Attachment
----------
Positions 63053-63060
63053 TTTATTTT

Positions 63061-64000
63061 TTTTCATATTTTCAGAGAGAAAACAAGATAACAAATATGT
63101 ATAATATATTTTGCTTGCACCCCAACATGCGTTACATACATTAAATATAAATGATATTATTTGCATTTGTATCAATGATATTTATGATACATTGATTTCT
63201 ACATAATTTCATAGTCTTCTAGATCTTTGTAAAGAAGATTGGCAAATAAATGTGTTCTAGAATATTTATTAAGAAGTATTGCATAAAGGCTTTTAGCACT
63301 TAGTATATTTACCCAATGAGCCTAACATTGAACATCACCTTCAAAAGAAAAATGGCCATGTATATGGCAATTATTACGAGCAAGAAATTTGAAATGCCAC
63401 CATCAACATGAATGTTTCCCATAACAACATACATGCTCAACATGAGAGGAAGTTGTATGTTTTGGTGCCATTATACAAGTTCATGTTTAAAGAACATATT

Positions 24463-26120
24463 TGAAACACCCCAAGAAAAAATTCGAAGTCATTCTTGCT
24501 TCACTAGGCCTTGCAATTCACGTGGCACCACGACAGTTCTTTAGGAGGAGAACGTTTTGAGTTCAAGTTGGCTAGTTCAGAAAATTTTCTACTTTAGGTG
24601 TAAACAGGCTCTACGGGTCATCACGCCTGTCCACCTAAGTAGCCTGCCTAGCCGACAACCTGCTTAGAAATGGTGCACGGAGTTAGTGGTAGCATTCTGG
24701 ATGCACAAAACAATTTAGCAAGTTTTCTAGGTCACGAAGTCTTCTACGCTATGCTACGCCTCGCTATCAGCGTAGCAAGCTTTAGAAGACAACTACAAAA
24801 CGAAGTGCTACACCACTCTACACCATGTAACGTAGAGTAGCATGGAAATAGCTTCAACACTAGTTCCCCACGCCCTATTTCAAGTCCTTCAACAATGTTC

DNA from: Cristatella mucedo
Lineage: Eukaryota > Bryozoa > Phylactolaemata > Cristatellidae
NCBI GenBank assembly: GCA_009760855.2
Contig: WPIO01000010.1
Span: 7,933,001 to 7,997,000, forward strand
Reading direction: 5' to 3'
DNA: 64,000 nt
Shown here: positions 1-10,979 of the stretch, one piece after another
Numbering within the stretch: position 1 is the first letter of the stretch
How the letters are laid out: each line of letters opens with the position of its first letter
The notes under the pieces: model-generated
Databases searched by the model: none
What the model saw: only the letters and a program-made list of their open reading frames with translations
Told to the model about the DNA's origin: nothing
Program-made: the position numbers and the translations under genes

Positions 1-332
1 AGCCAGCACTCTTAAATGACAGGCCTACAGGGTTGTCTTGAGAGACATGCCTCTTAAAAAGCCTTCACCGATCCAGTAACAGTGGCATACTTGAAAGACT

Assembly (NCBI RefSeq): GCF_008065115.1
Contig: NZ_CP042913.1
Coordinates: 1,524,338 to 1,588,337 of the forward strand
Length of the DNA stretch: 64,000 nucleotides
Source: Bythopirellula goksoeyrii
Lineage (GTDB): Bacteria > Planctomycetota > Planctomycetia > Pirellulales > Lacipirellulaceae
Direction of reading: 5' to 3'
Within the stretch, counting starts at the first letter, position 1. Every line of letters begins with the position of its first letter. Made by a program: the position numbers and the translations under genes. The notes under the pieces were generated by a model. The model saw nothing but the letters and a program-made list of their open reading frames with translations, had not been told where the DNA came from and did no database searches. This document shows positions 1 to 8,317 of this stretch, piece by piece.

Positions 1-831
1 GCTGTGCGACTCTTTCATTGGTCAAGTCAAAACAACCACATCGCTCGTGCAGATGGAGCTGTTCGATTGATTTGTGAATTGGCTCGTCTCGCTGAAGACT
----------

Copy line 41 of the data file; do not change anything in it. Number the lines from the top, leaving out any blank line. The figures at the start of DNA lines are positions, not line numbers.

1 GCTGTGCGACTCTTTCATTGGTCAAGTCAAAACAACCACATCGCTCGTGCAGATGGAGCTGTTCGATTGATTTGTGAATTGGCTCGTCTCGCTGAAGACT